What to Do with Leftover Moving Boxes
In the frenzy of moving, it seems like you’ll never have enough boxes to pack all your things. When it’s all over and you’ve unpacked, the pile of empty boxes can seem unbelievably large. What do you do with all that leftover cardboard once you’re settled in your new home? We have a few suggestions.
- Make some money from your used boxes. You can sell your post-move boxes on BoxCycle or in the garage-sale section of Craigslist. The neighborhood site NextDoor is a good place to offload containers, and some moving companies will also buy your gently used boxes.
- Do a good deed with your leftovers. You can also use NextDoor to find neighbors to whom you can donate your boxes, or you can give them away on Freecycle. There’s also Give Back Box®, the service that allows you to use any cardboard box to ship donated goods to a charity for free.
- Repurpose your boxes. Save some of the smaller boxes for shipping things throughout the year, or making returns to an online retailer. You can also find plenty of ways to use the cardboard from your moving boxes around your house. Let the kids build forts, cars, and rocketships, or make temporary beds for your pets. Big pieces of cardboard are also useful in place of drop cloths when you want to protect your floors during a DIY project. Use cardboard as a weed barrier when you create a garden, and as a knee pad when you’re working in that garden. If you think you or someone close to you is likely to move in the next year or two, you might break down some of the boxes and keep them in your garage or self-storage unit.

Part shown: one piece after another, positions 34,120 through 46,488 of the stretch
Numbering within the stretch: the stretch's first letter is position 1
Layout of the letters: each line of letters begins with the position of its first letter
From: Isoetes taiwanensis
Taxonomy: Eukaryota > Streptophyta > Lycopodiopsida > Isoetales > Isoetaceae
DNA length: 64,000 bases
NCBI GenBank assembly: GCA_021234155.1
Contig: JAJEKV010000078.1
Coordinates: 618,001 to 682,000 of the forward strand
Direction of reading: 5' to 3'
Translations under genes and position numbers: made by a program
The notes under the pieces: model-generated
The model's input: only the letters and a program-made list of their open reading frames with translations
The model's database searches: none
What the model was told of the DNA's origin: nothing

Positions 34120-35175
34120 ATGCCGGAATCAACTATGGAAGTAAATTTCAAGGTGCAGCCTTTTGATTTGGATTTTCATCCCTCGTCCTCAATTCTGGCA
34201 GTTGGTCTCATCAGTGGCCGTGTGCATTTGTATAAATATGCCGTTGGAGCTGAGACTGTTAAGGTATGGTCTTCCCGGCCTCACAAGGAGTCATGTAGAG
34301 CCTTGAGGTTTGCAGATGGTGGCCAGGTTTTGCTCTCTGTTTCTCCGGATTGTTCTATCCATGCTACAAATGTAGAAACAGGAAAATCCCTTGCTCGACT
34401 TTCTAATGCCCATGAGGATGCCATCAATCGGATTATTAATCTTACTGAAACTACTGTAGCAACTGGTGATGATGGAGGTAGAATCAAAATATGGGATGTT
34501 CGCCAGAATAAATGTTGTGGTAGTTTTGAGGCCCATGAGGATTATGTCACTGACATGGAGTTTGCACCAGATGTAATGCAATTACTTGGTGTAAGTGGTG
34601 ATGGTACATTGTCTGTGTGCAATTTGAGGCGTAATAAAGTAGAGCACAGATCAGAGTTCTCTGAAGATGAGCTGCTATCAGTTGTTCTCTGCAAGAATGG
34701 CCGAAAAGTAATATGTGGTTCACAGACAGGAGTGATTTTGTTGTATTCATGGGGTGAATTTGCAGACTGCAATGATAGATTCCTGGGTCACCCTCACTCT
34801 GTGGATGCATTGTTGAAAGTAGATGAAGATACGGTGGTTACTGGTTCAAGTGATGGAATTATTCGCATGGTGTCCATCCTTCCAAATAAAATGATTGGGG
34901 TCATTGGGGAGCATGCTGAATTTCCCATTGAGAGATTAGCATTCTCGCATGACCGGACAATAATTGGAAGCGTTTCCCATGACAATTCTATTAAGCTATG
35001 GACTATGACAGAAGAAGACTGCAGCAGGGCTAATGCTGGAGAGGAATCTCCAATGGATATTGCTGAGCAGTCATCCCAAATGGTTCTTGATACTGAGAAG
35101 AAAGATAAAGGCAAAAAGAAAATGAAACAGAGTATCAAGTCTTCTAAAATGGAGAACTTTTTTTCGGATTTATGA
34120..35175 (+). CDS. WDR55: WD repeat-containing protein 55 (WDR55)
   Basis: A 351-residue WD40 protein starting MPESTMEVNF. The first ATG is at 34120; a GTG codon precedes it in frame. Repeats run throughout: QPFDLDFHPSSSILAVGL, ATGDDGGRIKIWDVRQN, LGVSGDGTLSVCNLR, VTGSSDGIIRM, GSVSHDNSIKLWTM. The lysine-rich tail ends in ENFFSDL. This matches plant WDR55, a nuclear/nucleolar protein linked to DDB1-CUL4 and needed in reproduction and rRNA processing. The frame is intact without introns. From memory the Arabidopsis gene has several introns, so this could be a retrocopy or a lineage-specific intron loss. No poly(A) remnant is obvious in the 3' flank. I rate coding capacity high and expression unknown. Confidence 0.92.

Pouch Self Storage has been operating mini-storage facilities since 1979 and is committed to keeping our clients’ belongings safe. Founded by John Yelland, who hails from Australia, Pouch Self Storage is named in honor of the kangaroo’s pouch- nature’s safe and secure storage spot. We’re an industry leader in design, building, and maintenance of self-storage facilities, and we strive to give our occupants the most advanced security systems available. At our nine Southern California facilities, you’ll find state-of-the-art computer monitoring systems that allow our self-storage managers to monitor the opening and closing of every storage unit door, 24 hours a day. Currently, we’re abiding by CDC recommendations and implementing social distancing, but you can still reach us by calling (800) 378-4598 or contacting us through our website.